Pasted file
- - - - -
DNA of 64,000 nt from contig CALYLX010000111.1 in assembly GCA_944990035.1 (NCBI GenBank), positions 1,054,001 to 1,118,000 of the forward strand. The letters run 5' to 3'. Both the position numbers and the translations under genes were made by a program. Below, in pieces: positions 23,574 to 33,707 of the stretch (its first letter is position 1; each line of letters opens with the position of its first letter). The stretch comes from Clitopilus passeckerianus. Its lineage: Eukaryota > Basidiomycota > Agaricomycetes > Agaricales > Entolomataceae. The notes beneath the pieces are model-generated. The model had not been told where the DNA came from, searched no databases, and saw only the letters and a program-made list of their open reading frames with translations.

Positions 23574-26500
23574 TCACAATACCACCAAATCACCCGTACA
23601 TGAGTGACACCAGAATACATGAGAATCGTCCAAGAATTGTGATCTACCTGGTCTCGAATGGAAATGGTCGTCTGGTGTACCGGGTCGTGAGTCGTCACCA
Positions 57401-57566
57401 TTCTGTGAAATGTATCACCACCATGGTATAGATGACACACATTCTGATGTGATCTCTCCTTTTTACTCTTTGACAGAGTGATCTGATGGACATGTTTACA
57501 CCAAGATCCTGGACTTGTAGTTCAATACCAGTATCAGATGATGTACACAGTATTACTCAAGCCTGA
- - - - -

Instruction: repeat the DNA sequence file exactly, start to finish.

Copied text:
DNA of 64,000 nt from contig CALYLX010000111.1 in assembly GCA_944990035.1 (NCBI GenBank), positions 1,054,001 to 1,118,000 of the forward strand. The letters run 5' to 3'. Both the position numbers and the translations under genes were made by a program. Below, in pieces: positions 23,574 to 33,707 of the stretch (its first letter is position 1; each line of letters opens with the position of its first letter). The stretch comes from Clitopilus passeckerianus. Its lineage: Eukaryota > Basidiomycota > Agaricomycetes > Agaricales > Entolomataceae. The notes beneath the pieces are model-generated. The model had not been told where the DNA came from, searched no databases, and saw only the letters and a program-made list of their open reading frames with translations.

Positions 23574-26500
23574 TCACAATACCACCAAATCACCCGTACA
23601 TGAGTGACACCAGAATACATGAGAATCGTCCAAGAATTGTGATCTACCTGGTCTCGAATGGAAATGGTCGTCTGGTGTACCGGGTCGTGAGTCGTCACCA
Positions 57401-57566
57401 TTCTGTGAAATGTATCACCACCATGGTATAGATGACACACATTCTGATGTGATCTCTCCTTTTTACTCTTTGACAGAGTGATCTGATGGACATGTTTACA
57501 CCAAGATCCTGGACTTGTAGTTCAATACCAGTATCAGATGATGTACACAGTATTACTCAAGCCTGA